Re: What is the principle?

From: Jim Allan (
Date: Fri Mar 26 2004 - 16:33:58 EST

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    Arcane Jill posted:

    > (A) A proposed character will be rejected if its glyph is identical in
    > appearance to that of an extant glyph, regardless of its semantic
    > meaning,

    Obviously not.

    Unicode encodes characters not glyphs. That particular glyphs of one
    character are normally indistinguishable from particular glyphs of
    another character (though perhaps in a different style) does not mean
    that the characters themselves would be usefully unified.

    Examples from the recent past are the deunification of Coptic from Greek
    and the introduction of numerous Latin alphabet letter forms in various
    styles as mathematical characters.

    > (B) A proposed character will be rejected if its semantic meaning is
    > identical to that of an extant character, regardless of the appearance
    > of its glyph,

    Obviously not.

    For example, that a proposed character has the approximate semantic
    value of IPA _b_ doesn't mean that it should be taken as just a
    variant glyph of IPA _b_ and coded as U+0062. By that rule a large
    number of uncoded scripts could be easily coded by assigning the glyphs
    to encoded glyphs of approximately the same meaning and using a font
    change to render the script.

    But changing to a different script by a font change (as opposed to a
    different style of the same script) is not Unicode philosophy except in
    the case of cipher character sets.

    > (C) A proposed character will be rejected if either (A) or (B) are true

    A redundant suggestion.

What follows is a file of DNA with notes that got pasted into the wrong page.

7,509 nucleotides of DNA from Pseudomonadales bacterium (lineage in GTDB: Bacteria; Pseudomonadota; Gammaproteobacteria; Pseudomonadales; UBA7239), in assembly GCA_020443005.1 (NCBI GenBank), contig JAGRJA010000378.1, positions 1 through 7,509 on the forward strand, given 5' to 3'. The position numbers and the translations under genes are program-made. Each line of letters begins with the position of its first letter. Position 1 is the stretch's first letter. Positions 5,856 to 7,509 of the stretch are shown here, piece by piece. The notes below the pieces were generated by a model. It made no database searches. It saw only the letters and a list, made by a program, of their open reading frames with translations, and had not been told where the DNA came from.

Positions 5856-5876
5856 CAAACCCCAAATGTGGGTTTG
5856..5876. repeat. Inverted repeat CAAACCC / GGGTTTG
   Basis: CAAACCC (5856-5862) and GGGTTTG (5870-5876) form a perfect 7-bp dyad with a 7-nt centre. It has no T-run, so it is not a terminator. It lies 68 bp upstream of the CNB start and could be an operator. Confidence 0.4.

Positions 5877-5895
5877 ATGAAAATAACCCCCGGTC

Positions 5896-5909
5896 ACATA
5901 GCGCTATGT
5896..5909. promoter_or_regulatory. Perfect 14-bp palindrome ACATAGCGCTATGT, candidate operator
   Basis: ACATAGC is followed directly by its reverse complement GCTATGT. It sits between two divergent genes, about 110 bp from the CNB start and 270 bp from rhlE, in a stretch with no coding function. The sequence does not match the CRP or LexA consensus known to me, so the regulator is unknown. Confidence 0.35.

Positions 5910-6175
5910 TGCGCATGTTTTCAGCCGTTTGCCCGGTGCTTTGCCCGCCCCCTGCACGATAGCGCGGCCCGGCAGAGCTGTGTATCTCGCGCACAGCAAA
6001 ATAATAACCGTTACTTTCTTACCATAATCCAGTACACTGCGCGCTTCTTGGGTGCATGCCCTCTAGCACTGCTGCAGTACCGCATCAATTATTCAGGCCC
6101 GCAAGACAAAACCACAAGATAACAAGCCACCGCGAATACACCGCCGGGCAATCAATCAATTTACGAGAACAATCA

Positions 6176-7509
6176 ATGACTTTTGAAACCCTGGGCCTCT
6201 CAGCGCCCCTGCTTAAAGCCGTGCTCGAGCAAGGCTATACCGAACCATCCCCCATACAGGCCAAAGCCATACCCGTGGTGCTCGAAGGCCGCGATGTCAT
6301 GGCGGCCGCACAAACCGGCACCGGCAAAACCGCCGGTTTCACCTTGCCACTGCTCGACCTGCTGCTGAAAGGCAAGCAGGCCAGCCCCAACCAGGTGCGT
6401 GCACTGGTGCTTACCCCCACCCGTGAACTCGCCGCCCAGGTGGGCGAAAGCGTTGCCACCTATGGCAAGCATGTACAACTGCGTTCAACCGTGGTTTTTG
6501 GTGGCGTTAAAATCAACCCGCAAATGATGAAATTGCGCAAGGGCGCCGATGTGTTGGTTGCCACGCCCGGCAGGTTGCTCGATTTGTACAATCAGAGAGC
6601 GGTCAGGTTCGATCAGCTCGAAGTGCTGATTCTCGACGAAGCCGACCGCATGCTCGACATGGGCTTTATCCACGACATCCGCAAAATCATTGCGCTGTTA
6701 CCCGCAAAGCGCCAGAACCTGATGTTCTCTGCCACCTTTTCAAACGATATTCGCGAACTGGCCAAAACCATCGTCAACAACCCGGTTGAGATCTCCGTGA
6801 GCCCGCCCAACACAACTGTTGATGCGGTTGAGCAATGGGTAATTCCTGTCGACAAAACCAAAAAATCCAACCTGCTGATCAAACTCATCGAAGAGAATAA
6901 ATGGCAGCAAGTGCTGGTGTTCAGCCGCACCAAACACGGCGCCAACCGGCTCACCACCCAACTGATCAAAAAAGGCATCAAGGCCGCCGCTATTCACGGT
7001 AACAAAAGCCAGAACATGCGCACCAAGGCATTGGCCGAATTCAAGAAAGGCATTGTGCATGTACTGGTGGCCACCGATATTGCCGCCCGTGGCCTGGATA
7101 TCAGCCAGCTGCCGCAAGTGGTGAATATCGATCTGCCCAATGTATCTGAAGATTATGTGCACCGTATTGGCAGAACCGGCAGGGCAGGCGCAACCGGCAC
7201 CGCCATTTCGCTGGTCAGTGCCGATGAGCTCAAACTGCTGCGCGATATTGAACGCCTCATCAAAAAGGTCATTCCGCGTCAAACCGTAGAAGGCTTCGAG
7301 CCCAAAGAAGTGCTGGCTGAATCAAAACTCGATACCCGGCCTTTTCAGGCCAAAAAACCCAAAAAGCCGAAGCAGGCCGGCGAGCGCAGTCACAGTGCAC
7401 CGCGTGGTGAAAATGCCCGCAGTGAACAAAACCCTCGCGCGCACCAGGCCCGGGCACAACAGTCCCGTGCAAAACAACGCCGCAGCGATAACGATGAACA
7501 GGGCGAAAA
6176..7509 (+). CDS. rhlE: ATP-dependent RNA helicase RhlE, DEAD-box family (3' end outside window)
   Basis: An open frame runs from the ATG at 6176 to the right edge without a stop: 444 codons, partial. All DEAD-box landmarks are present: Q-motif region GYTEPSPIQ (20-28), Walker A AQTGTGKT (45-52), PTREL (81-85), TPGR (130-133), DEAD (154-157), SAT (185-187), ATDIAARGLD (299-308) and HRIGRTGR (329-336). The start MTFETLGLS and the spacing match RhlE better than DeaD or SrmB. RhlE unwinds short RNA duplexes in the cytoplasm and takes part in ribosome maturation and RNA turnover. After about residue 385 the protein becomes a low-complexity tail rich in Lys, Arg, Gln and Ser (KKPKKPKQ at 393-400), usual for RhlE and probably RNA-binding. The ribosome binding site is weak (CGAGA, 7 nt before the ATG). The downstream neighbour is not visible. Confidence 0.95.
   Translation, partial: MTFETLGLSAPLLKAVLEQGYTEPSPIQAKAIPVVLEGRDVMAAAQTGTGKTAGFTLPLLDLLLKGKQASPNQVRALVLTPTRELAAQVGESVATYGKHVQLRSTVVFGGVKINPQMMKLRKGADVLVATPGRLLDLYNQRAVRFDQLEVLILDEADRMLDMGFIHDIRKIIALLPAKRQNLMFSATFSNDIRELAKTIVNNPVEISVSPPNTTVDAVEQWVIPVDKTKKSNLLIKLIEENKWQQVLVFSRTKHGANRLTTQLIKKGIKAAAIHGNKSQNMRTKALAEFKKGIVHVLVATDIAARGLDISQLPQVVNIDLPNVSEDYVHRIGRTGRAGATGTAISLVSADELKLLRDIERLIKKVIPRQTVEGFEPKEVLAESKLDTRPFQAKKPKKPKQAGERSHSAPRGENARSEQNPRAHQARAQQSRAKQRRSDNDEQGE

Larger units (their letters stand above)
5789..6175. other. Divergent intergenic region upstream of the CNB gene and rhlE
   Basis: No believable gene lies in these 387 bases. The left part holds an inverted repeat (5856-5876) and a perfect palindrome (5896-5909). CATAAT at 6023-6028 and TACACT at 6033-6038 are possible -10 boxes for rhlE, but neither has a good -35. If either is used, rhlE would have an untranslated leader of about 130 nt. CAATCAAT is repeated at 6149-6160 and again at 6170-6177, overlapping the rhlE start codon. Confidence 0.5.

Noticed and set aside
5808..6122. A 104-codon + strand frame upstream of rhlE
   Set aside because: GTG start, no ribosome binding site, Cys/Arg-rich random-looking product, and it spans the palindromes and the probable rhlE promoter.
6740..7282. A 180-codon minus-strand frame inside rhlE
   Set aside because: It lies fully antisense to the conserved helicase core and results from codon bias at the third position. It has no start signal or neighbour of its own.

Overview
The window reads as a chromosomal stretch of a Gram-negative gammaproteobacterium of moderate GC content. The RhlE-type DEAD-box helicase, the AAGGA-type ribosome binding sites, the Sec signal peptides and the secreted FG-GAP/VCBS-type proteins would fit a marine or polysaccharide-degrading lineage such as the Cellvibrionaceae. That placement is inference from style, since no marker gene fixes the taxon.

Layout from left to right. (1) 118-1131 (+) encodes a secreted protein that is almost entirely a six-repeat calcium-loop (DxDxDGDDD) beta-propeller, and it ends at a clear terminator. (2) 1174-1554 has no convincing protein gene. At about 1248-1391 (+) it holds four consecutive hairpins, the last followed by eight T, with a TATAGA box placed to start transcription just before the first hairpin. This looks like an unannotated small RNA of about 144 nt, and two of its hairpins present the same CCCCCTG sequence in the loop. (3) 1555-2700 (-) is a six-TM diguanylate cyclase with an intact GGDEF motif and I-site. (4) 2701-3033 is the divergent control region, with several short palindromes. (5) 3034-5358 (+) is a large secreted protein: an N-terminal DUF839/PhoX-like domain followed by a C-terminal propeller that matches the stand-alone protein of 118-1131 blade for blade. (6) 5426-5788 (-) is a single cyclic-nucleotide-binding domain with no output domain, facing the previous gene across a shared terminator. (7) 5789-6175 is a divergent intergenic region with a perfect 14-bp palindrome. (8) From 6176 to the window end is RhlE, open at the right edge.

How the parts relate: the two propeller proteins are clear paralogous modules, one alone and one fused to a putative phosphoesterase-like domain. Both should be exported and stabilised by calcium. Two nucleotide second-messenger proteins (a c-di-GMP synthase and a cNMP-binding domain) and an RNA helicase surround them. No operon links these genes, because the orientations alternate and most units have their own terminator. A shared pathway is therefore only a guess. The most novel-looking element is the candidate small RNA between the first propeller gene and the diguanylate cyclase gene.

However if both (A) *and* (B) were true there would be less likelihood
    that a new encoded character would be of value, especially if users are
    already *happily* using a character already coded in Unicode.

    However if the normal glyphs of a proposed new character were mostly
    identical to normal glyphs of an already encoded character and the
    proposed new character also had meanings associated with it which mostly
    corresponded to the meanings associated to the same already encoded
    character then it is quite likely that there would be seen to be no need
    to encode the proposed new character.

    But even that would not be a rule.

    If, for example, in a particular script that has yet to be encoded it
    chanced that the character used for the normal sound indicated by IPA
    _b_ actually looked like Latter letter _b_, it would still likely be
    encoded as part of that script.

    The separate encoding of Coptic characters is one precedent not forced
    by compatibility with previous character encodings.

    By another precedent, in the case of punctuation characters and
    diacritical marks similarity of form with already encoded characters
    bears more weight than it does with non-punctuation characters and
    non-diacritical characters.

    > (D) None of the above


    Though of course these are points that would be considered in coming to
    a decision.

    There is a debated area here, which comes to the fore on occasion, for
    example in regards to old Semitic scripts and whether particular Semitic
    scripts should be lumped together or distinguished by separate encodings.

    When the question of unifying or distinguishing between characters is
    considered, it seems to me that the most important question is how
    confusing or useful it would be to unify or distinguish between those
    particular characters from the point of view of current users or
    expected users.

    Unicode should do what is most useful.

    Honest debate does arise, because what is useful in one sphere or from
    one point of view may cause problems in another sphere or from another
    point of view. Sometimes there is no definite correct answer.

    Jim Allan

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